The Presidential Scholars were selected among May 2017 UNC system graduates who demonstrated leadership skills, strong motivation, intellectual curiosity, and were not afraid to take risks, according to the release. Previous Scholars had projects assigned from all General Administration departments including legal, advancement, academic affairs, and communications.

By Cole Dittmer
ECU University Communications

Forecast Calls for Pirates

ECU Honors College alumnus Thomas Vaughn (Class of 2015) stands in front of the National Weather Service Station in Tallahassee, Fla. Vaughn will start his career with the NWS this September at the Wichita, Ka. office.

ECU Honors College alumnus Thomas Vaughan ’15 stands in front of the National Weather Service Station in Tallahassee, Fla. Vaughan will start his career with the NWS this September at the Wichita, Kan. office. (Contributed photos courtesy Thomas Vaughan)

ECU Honors College Alumnus Lands Job with National Weather Service

This September, East Carolina University Honors College alumnus Thomas Vaughan ’15 will join the National Weather Service in Wichita, Kan. as one of 31 new hires by the federal agency that is responsible for providing weather forecasts, warnings of hazardous weather, and other weather-related products across the country.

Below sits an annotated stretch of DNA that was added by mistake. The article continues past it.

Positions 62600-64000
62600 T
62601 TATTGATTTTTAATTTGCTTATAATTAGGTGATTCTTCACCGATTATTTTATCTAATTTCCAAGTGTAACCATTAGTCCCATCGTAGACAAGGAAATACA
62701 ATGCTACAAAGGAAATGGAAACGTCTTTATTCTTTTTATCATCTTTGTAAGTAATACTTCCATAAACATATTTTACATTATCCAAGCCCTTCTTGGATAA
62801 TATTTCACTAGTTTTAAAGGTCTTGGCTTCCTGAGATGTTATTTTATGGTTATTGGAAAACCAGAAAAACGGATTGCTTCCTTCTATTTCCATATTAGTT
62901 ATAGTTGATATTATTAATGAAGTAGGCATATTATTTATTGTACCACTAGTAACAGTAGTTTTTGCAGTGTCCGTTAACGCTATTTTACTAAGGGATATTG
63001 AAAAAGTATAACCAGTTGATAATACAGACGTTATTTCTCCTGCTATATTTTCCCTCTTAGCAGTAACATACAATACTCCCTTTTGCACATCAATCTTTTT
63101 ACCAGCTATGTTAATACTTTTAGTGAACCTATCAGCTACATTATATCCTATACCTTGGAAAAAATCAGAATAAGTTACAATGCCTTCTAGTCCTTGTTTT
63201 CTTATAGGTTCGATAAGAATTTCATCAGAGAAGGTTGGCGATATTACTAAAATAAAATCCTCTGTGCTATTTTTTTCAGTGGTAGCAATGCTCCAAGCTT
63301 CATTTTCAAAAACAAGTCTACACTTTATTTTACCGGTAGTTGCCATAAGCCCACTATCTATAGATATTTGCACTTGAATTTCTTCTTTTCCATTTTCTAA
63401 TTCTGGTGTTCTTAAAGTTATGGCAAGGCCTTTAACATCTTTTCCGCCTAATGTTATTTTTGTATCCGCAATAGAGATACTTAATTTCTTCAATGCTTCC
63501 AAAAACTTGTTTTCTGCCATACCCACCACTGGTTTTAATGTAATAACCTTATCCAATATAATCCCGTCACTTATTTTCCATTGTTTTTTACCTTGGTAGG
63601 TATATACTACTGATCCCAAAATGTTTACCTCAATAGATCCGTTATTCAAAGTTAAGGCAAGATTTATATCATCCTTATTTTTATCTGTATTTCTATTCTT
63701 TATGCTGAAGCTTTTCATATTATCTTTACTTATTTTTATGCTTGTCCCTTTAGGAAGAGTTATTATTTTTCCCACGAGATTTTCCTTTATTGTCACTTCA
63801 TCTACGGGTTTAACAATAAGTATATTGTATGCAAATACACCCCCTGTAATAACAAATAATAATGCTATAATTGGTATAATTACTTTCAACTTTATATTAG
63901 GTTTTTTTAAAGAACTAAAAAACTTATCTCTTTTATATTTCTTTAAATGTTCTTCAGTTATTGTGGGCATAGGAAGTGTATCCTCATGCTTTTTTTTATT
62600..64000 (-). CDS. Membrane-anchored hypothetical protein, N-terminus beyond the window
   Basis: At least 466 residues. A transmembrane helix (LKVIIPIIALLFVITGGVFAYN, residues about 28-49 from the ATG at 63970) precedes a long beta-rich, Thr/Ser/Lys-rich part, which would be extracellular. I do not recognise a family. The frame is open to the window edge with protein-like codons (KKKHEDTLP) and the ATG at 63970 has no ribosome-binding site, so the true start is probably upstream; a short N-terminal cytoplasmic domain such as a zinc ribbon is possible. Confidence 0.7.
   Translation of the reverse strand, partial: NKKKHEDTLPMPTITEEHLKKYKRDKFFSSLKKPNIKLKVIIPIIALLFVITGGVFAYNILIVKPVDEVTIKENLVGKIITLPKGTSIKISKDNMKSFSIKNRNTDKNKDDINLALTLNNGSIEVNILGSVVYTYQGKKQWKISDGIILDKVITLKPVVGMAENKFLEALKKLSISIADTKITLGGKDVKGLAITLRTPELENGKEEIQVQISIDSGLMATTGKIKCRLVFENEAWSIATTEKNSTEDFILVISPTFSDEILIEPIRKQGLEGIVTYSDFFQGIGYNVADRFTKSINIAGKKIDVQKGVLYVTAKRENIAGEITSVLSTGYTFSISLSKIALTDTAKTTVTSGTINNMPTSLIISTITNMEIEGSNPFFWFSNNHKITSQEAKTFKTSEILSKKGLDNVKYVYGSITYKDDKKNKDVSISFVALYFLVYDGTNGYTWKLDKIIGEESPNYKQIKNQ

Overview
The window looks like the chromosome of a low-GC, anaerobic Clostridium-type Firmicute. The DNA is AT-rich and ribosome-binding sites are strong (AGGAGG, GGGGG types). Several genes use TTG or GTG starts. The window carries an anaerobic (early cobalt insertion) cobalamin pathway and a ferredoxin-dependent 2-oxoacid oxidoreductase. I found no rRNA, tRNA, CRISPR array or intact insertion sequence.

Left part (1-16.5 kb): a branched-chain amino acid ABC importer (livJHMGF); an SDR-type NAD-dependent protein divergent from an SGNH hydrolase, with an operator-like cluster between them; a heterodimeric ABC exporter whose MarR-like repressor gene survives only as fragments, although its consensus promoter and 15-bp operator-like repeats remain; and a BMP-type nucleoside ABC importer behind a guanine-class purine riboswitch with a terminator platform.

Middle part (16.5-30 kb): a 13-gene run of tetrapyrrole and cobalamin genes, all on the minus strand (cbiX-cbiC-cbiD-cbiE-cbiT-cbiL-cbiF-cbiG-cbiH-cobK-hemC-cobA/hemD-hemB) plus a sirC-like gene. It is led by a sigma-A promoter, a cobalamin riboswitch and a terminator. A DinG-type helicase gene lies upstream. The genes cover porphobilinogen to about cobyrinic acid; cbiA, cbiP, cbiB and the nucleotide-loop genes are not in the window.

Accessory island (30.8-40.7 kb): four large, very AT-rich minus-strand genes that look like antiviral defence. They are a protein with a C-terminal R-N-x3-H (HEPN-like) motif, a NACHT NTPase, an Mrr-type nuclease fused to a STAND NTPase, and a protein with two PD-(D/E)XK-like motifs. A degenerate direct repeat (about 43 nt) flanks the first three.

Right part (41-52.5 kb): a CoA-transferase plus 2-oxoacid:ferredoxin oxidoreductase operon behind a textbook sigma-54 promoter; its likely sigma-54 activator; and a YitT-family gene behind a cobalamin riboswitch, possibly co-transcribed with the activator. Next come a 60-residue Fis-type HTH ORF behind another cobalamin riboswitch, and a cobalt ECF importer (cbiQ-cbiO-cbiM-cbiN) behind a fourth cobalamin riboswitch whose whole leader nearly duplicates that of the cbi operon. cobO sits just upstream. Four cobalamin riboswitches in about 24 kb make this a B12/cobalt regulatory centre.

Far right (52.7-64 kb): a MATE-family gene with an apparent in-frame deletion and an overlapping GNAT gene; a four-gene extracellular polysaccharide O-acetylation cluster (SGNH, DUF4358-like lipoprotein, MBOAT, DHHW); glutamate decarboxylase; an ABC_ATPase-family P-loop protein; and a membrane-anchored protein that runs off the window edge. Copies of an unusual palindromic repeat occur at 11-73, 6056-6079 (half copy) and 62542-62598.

Vaughan, who is nearly complete with his Masters in Meteorology from Florida State University, said he had his choice of going to the National Weather Service offices in Kansas, Nebraska, Colorado and Michigan. Vaughan ultimately chose Wichita to be close to the action.

Vaughn presents information at the National Weather Service headquarters in Silver Spring, Md.

Vaughan presents information at the National Weather Service headquarters in Silver Spring, Md.

“I picked Wichita because I knew I would get a lot of severe weather experience there,” Vaughan said. “I knew Wichita would be more beneficial in the long run to my career because they have severe weather all the time, and I’ll get to experience all four seasons.”